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Flashes of Light

When the vitreous gel pulls or tugs (causes traction) on the retina, it creates nerve impulses that appear as flashes of light. The flashes are easier to see when you are looking at a dark area. They may come and go.

Flashes of light do not always mean that you have a retinal problem. They often are harmless. They may also be a symptom of a migraine headache. If you see flashing lights for the first time, or if they are different from any you have seen before, call your doctor immediately.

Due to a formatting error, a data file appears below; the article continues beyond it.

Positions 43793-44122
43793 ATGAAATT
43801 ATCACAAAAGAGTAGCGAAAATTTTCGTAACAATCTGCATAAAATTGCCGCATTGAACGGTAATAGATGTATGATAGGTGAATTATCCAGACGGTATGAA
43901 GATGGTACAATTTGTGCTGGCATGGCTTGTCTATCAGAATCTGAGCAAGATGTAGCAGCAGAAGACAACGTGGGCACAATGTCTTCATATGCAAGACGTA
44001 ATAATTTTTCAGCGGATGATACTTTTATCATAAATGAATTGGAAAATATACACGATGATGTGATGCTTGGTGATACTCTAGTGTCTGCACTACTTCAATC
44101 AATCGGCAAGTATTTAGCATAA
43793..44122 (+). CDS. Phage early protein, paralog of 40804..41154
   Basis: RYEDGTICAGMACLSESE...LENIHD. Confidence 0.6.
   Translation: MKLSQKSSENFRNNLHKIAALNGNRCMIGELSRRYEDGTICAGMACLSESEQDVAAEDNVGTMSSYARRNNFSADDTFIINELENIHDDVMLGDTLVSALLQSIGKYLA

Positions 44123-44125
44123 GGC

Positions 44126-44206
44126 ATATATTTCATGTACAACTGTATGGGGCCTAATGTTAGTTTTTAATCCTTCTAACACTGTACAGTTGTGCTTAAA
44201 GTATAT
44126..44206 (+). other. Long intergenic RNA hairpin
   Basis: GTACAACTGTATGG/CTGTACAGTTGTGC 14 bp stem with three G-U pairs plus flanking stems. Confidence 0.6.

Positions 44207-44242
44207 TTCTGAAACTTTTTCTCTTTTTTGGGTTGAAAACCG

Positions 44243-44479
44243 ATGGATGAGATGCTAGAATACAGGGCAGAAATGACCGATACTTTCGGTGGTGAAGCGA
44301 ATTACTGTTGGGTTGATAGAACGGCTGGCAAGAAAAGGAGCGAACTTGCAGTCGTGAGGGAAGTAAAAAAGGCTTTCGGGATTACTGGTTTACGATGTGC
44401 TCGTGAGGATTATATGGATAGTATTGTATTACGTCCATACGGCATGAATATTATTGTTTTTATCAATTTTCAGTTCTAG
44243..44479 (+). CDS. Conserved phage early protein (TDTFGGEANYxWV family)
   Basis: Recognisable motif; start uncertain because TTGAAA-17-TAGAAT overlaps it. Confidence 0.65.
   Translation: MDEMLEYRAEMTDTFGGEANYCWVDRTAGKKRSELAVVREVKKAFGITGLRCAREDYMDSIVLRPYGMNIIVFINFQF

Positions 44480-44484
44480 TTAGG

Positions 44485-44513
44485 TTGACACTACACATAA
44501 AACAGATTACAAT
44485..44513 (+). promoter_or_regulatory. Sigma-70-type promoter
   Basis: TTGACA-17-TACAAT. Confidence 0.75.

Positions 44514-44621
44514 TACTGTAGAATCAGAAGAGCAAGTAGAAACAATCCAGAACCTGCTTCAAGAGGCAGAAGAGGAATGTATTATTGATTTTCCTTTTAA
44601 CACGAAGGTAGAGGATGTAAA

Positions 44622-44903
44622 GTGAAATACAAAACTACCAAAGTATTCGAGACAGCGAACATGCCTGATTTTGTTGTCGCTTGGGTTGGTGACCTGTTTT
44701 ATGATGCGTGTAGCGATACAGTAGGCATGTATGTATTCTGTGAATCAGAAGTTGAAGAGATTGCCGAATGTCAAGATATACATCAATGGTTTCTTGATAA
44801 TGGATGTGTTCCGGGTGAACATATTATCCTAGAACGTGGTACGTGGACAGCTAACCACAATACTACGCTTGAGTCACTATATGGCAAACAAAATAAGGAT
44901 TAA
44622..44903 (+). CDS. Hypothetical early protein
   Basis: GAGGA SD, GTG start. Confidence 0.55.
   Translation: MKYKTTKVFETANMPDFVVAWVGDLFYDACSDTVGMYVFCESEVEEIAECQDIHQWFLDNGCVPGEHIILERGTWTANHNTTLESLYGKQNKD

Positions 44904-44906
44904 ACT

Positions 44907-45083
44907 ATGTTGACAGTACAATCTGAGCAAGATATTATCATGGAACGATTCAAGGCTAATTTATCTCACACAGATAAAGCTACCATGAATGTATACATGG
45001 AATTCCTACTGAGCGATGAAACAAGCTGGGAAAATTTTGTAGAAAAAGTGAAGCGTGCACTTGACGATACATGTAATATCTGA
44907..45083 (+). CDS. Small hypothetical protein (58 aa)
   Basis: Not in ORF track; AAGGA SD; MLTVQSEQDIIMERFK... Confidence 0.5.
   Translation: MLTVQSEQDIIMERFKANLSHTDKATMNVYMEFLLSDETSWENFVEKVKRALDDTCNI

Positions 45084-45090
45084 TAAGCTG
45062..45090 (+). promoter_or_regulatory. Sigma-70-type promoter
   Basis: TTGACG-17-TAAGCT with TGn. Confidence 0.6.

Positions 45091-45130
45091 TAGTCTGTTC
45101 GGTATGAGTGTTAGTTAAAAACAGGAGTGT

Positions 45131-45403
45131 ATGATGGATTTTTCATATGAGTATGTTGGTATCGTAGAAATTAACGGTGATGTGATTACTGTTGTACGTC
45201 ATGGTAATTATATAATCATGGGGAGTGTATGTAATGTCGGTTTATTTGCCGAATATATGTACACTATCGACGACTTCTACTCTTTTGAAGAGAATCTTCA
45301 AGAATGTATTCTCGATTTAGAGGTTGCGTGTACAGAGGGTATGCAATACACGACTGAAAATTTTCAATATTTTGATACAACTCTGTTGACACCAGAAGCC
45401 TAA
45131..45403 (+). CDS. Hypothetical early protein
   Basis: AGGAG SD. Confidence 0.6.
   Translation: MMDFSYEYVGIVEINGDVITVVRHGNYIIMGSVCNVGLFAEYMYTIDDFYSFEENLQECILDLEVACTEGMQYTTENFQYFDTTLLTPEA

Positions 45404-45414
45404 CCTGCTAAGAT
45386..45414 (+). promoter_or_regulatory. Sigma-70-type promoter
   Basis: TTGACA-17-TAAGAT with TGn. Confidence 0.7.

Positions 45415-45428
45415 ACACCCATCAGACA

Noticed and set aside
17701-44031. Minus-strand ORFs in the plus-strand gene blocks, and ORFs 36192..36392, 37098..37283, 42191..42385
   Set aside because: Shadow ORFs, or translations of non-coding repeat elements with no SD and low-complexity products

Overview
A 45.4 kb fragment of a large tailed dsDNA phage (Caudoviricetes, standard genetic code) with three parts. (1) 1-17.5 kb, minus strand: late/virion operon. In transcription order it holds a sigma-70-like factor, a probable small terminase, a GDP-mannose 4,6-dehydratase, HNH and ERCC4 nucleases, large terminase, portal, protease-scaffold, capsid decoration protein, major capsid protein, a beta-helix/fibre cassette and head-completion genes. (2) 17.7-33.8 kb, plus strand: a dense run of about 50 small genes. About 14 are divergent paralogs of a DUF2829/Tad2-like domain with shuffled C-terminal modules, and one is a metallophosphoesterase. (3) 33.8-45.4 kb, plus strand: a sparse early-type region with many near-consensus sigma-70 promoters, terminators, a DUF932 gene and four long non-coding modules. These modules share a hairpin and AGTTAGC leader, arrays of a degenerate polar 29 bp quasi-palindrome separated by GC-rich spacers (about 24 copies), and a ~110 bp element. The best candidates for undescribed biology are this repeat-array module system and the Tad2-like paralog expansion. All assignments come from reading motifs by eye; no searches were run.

Recommended Related to Epilepsy

What Is Benign Rolandic Epilepsy?

Benign rolandic epilepsy is one form of epilepsy. With this condition, seizures affect the face and sometimes the body. As a result, the disorder causes problems for some children. It almost always disappears, though, by adolescence.

Read the What Is Benign Rolandic Epilepsy? article > >

By Healthwise Staff
Primary Medical Reviewer Adam Husney, MD, MD - Family Medicine
Specialist Medical Reviewer Carol L. Karp, MD - Ophthalmology
Last Revised August 7, 2011

WebMD Medical Reference from Healthwise

Last Updated: August 07, 2011
This information is not intended to replace the advice of a doctor. Healthwise disclaims any liability for the decisions you make based on this information.

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